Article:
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UK Home Prices to Fall, but Unlikely to Come Crashing Down

LONDON, Feb 28 (Reuters) - British home prices will fall less than previously expected in 2023 as a resilient job market and easing recession fears soften the blow from higher borrowing costs, analysts polled by Reuters said.

Inflation running at multiple times its 2% target has pushed the Bank of England to embark on an aggressive policy tightening path and Bank Rate has gone from 0.10% in late 2021 to 4.00% today.

Homebuyers are likely to be faced with a further increase in mortgage rates as the BoE will add another 25 basis points next month before pausing, a separate Reuters poll found.

After years of bumper price rises, the average cost of a home will fall 2.4% this year, according to the Feb. 15-27 poll of 19 housing market experts, shallower than the 4.7% fall predicted in a November poll. House prices will rise 1.0% next year on average and 3.5% in 2025, medians showed.

"It's likely 2023 will be a year of transition as buyers and sellers adapt to a new era of higher interest rates before the market returns to growth again in 2024," said Aneisha Beveridge at estate agency Hamptons.

UK homebuilders Bellway and Redrow reported a slight pickup in activity at the start of the year but said the market remained challenging, with higher loan costs and broader inflationary pressures keeping buyers away.

House prices soared by more than a quarter during the COVID-19 pandemic, boosted by ultra-low interest rates, tax incentives and demand for more living space during lockdown, but the boom now gone into reverse.

Britain's housing market saw the most widespread price falls since 2009 in January, a RICS survey showed earlier this month, and when asked in the Reuters poll how much values would fall from peak to trough, the median was 8.0%. Forecasts ranged from 0.0% to 17.5%.

"House prices will fall in 2023, that is for sure. But it is not going to be a disaster; and certainly not a disaster as forecast by a number of commentators," said Tony Williams at consultancy Building Value.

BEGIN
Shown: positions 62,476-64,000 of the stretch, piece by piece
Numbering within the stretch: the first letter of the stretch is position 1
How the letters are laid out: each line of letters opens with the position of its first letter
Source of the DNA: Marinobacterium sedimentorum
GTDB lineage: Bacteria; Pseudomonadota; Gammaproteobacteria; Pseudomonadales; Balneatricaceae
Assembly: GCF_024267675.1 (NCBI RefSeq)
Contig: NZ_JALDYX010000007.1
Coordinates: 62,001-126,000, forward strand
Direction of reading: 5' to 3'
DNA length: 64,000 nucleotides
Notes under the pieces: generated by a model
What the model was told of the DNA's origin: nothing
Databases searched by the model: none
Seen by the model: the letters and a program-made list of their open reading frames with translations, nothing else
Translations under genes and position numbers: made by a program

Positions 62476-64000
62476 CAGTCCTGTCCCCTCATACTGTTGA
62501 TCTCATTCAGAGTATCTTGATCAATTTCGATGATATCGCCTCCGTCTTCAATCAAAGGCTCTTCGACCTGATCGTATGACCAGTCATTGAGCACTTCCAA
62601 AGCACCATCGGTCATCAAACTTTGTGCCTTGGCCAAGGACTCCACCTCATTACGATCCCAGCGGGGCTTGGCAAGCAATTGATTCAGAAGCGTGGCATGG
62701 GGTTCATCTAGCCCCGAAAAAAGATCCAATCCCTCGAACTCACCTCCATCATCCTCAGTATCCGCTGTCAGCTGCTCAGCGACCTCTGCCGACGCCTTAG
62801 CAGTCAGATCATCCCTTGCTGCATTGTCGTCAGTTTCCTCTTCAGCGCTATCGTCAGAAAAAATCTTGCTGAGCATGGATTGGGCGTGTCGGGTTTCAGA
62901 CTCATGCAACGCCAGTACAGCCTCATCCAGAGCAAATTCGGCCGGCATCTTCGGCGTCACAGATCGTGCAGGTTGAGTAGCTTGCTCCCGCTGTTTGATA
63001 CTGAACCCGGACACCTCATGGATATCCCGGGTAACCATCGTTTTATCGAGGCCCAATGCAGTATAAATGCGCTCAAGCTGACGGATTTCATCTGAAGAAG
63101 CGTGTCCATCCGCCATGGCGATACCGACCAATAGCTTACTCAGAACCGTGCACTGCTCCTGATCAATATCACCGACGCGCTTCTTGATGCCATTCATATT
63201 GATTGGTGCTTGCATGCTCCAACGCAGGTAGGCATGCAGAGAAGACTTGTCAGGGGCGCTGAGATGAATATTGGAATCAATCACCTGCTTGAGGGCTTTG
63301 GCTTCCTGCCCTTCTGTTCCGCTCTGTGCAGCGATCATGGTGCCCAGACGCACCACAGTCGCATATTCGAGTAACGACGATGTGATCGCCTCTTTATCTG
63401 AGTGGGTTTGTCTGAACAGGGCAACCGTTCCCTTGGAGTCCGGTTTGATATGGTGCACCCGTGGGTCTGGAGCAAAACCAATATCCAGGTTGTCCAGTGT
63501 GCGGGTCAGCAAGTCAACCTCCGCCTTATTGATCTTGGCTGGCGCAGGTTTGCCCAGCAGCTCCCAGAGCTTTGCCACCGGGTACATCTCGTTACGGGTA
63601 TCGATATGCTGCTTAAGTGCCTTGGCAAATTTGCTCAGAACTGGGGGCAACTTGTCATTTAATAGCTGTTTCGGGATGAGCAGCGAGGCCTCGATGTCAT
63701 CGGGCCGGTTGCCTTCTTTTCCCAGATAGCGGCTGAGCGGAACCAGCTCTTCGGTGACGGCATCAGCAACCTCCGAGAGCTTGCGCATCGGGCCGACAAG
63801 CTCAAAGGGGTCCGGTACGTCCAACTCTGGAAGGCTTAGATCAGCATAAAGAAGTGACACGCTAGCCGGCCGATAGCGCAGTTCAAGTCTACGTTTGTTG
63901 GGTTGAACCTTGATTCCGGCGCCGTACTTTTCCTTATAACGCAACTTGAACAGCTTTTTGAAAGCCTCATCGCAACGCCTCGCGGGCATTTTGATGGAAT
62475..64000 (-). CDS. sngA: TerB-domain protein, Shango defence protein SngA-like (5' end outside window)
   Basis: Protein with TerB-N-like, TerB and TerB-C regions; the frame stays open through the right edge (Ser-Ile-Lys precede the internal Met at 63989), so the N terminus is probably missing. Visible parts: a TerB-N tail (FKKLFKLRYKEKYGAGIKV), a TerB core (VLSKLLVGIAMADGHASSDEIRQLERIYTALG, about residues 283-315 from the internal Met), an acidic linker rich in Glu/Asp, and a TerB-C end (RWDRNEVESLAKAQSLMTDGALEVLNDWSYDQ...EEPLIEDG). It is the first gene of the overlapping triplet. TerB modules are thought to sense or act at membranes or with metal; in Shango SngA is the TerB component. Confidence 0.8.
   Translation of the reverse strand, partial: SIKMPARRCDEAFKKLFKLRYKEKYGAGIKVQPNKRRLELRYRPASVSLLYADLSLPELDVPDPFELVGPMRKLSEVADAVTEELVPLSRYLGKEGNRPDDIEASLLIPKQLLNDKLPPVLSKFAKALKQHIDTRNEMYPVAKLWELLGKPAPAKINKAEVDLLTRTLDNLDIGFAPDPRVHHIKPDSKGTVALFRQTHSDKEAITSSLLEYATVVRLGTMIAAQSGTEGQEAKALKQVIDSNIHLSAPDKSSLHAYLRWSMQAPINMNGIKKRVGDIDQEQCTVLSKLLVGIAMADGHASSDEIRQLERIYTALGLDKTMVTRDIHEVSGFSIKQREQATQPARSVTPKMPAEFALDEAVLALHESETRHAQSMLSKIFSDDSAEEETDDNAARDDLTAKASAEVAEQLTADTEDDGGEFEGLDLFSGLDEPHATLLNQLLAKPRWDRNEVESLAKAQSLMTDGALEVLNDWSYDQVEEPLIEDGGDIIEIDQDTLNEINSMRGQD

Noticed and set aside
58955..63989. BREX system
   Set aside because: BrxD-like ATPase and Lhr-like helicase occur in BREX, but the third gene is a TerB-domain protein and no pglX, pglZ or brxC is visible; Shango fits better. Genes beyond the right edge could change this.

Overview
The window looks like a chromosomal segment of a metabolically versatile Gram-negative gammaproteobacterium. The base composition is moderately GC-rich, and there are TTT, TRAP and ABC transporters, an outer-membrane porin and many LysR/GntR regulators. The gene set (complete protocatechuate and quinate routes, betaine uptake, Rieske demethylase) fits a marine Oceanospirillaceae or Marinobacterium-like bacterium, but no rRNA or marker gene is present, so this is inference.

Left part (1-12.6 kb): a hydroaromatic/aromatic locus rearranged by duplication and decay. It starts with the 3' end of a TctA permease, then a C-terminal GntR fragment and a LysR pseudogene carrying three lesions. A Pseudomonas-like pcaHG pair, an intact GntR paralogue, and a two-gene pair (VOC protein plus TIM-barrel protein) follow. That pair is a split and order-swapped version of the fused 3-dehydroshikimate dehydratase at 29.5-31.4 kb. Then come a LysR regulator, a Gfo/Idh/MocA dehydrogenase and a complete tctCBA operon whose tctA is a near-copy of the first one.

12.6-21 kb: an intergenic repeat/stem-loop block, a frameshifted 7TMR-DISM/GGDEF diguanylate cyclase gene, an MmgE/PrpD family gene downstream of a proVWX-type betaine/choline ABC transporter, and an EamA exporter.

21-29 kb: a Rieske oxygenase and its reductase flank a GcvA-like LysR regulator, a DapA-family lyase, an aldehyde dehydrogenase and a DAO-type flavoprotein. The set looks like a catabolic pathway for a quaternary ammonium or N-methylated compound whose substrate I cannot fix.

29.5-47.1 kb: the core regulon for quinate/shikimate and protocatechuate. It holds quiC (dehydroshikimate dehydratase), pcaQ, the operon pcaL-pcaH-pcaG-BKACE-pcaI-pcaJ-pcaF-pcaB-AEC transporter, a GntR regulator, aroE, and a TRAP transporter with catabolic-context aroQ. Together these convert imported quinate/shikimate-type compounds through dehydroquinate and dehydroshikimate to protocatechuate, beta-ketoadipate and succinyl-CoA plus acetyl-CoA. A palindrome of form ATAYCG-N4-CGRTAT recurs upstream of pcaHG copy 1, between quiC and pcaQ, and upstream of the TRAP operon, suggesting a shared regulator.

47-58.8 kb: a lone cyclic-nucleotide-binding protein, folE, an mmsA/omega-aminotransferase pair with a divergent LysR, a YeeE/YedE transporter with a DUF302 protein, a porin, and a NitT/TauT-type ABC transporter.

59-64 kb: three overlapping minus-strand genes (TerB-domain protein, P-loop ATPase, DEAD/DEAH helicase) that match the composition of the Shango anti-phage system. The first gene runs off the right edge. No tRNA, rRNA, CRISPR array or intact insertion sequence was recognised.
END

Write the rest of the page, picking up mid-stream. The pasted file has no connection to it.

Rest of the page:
"Why? Because the number one variable for showing the direction of the housing market is employment - and that remains very, very good indeed."

While 11 of 14 respondents in the survey said affordability would improve, the increased costs associated with buying a property means home ownership will decrease over the next few years, according to eight respondents in the poll. Only three said it would increase.

For those not yet able to buy a home, average rental prices will go up 5.0% this year and next and 3.3% in 2025, the poll found. Ten of 11 respondents said rents would become less affordable over the coming two years and only one held the opposite view.

Prices in London, long a magnet for foreign investors, will witness a steeper drop of 5.0% this year before rising 2.0% in 2024 and 4.0% in 2025. In November's poll, they were expected to fall 7.0% this year and flatline in 2024.

"London will recover more strongly in the medium term as political unrest, economic uncertainty and returning overseas buyers hike demand," said Russell Quirk, an independent property analyst.

"London is seen as the jewel in any international portfolio and that won't change."

Reporting by Jonathan Cable; polling by Aditi Verma and Vijayalakshmi Srinivasan; editing by Christina Fincher

Source: Reuters

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